Classic Movie Impressions. Spring of Cary: The Awful Truth

“What wives don’t know won’t hurt them.” That’s what Cary Grant as Jerry Warriner says in the beginning of The Awful Truth, the second movie that Erin of Still Life, With Cracker Crumbs and I are watching for our Spring of Cary.

Now, last week I was a bit of a downer when I shared some of Cary’s personal life and the tension while filming Houseboat because of his affair with Sofia Loren. I will do my best this week to not be a downer! Ha!

This is a fun, silly movie so I will be able to keep things pretty light in this post. Lucky for all of you. *wink*

So, back to the storyline of the movie, which was released in 1937.

Here is a description on IMBd: Before their divorce becomes final, Jerry and Lucy Warriner both do their best to ruin each other’s plans for remarriage, Jerry to haughty socialite Barbara Vance, she to oil-rich bumpkin Daniel Leeson. Among their strategies: Jerry’s court-decreed visitation rights with Mr. Smith, their pet fox terrier, and Lucy doing her most flamboyant Dixie Belle Lee impersonation as Jerry’s brassy “sister” before his prospective bride’s scandalized family.

We start the movie out with Jerry trying to find a way to look tan so Lucy believes he was really in Florida. Not sure where he was for two weeks, but it apparently was not in Florida. We never really find the truth about that particular story.

Jerry goes home to his wife and finds out she isn’t home either. So, where has she been?

Jerry’s wife, portrayed by Irene Dunn, has secrets of her own, though they may not be quite as nefarious as Jerry’s – or are they? It’s never completely clear who is sneaking around on who in the beginning of the movie.

Eventually, it is clear that both of them are somewhat running around on their spouses, though maybe not full-blown affairs. They are, however, hanging around the opposite sex who are not their spouse.

In fact, both spouses are trying to pull the wool over each other’s eyes.

They’ve grown apart in a way and maybe have grown bored with each other so they are both living their own lives in a way and just when they decide they should officially live their lives apart by filing for divorce, they find there is still something between them they’re not ready to let go of just yet.

All it takes is a bit of jealousy to be stirred up when Lucy starts seeing another man, even before the divorce is final (gasp). From there the misunderstandings, mix-ups, and silliness kicks off and never slows down.

There are so many laugh-out-loud moments. One that stands out for me is Lucy’s call with her lawyer who is trying to talk to her about the beauty of marriage while his wife nags him in the background and he says to her, “Please shut your mouth” and then progresses to, “You shut your mouth! I’ll eat dinner when I want to!”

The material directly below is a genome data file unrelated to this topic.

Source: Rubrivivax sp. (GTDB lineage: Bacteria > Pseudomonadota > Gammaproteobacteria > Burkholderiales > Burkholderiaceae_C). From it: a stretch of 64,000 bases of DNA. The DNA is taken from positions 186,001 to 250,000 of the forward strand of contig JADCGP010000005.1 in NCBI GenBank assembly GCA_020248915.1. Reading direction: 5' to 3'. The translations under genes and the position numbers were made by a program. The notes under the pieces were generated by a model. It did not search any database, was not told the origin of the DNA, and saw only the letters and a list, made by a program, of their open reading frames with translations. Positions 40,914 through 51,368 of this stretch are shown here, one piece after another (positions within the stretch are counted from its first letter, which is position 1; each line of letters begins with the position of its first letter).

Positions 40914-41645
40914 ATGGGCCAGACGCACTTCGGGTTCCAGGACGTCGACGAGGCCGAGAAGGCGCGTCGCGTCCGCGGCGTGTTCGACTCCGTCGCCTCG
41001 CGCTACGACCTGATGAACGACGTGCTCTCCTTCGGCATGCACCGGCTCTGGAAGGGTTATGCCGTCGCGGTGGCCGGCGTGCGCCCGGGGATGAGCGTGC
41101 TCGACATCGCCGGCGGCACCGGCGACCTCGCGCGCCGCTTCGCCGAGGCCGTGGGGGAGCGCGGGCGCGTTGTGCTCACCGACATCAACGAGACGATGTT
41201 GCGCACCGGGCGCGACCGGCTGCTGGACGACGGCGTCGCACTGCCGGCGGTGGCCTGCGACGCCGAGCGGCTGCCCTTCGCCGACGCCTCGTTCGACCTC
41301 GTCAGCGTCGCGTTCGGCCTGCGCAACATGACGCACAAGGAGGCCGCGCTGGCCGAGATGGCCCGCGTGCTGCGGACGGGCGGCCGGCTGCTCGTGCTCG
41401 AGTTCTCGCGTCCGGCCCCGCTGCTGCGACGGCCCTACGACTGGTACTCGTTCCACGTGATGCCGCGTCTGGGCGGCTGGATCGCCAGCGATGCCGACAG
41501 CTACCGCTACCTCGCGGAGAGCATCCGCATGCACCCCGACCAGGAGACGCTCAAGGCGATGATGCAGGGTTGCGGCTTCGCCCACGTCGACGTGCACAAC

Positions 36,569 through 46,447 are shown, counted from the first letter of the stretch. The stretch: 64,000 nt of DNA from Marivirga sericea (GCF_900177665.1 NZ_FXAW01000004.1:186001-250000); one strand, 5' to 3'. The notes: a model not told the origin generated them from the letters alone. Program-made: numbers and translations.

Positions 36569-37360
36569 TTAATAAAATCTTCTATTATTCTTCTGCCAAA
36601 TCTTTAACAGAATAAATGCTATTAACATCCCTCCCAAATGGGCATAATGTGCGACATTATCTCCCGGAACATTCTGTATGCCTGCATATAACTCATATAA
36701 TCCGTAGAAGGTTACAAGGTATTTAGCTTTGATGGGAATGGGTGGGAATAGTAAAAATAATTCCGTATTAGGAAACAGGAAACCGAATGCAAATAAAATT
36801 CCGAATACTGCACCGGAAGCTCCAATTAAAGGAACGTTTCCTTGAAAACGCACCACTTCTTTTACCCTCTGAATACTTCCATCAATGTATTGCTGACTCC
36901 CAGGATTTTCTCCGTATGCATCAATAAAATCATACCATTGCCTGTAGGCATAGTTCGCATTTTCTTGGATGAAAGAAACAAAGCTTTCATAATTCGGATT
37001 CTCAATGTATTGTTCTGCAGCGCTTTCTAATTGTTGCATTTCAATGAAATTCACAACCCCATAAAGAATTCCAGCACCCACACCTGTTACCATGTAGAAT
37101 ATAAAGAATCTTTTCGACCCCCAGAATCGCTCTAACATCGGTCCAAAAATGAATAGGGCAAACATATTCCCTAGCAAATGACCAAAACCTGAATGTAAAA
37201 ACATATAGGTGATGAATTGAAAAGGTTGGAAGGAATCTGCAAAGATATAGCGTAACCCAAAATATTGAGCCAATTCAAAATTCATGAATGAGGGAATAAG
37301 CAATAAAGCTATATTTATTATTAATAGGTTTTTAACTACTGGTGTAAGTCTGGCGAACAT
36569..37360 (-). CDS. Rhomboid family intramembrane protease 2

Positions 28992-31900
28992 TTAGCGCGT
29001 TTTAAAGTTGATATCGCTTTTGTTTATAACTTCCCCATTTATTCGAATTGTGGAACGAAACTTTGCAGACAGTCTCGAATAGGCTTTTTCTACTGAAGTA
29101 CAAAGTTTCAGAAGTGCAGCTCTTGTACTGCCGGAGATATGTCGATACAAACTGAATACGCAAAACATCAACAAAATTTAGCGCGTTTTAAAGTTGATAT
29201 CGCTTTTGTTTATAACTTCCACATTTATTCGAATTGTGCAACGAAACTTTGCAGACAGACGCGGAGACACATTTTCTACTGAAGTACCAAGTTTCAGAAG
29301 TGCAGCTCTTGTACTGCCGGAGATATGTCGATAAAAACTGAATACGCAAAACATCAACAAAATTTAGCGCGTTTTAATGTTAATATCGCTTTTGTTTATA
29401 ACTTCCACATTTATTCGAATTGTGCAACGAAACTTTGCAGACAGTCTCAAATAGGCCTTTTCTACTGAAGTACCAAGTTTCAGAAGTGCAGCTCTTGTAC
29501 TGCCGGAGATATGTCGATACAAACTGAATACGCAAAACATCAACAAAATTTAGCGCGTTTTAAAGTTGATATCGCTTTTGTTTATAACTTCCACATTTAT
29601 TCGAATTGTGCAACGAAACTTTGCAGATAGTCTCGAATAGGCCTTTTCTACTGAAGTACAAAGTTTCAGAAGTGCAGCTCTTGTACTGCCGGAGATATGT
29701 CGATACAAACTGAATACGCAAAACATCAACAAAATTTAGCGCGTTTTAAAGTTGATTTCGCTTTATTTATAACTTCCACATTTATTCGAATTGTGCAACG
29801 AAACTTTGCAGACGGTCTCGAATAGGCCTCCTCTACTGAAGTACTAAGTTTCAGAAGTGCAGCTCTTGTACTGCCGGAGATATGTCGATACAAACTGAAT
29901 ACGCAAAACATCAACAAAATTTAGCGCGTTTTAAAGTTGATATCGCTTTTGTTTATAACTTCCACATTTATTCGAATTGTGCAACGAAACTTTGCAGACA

Irene and Cary are great together – tossing barbs back and forth fast and furious like the ball in a tennis match at Wimbleton.

They made three movies together: this one, Penny Serenade, and My Favorite Wife.

I have My Favorite Wife on our list to watch next week.

According to articles online, there were many parts of the movie that were adlibbed, which added even more to the charm of the movie for me.

The film was directed by Leo McCarey and you can read more about him HERE

According to an article on (McCarey’s) claims to greatness, reaching far back into silent film, include Laurel and Hardy two-reelers; the Marx Brothers comedy Duck Soup (1933); a beloved melodrama that, astonishingly, he wrote and directed twice—as Love Affair in 1939 and, in 1957, as An Affair to Remember; and two surprise blockbusters, Going My Way (1944) and The Bells of St. Mary’s (1945), gentle Catholic comedies starring Bing Crosby that reflect McCarey’s own devout Catholicism and feeling for the workings of divine providence.”

I have An Affair to Remember on our list for April 27th and I just added The Bells of St. Mary’s to my personal list to watch.

According to Wikipedia, the movie is based on a play of the same name written by Arthur Richman. It was also made into a radio theater program with Lux Radio Theater with Cary and Claudette Colbert in 1939. I’ve listened to the Lux Radio productions before and really enjoyed them. There was one of Mr. Blandings Builds His Dream House with Cary and Myrna Lloyd, who were the leads in the movie version as well and that one was superb.

The same article details that the actors at first struggled immensely with McCarey’s freestyle method of directing. They were not provided with a script or much direction, which infuriated Cary who was used to having set scripts and assembly-line type movies with Paramount. He tried to get out of the movie several times, which irked McCarey and he allegedly held a grudge against the actor for decades over that move.

Despite the rocky start, though, the actors eventually determined that McCarey was a comic genius and looked back on the experience fondly, remembering how hard they laughed each day.

The whole article, which details the process of filming and the improvisation on the set is very interesting. If you want to read more of it, you can do so here:

To read Erin’s impressions of The Awful Truth, well…she doesn’t have one this week so check out her blog next week. *ahahaaaaha* She told me she didn’t have one after I put mine up.

Our remaining schedule for the Spring of Cary:

My Favorite Wife (April 20th)

An Affair To Remember (April 27)

Holiday (May 4)

Operation Petticoat (May 11)

Suspicion (May 18)

Notorious (May 25)

5 thoughts on “Classic Movie Impressions. Spring of Cary: The Awful Truth

  1. Pingback: Sunday Bookends: Slogging through a couple of books, warmer weather, and old TV shows | Boondock Ramblings

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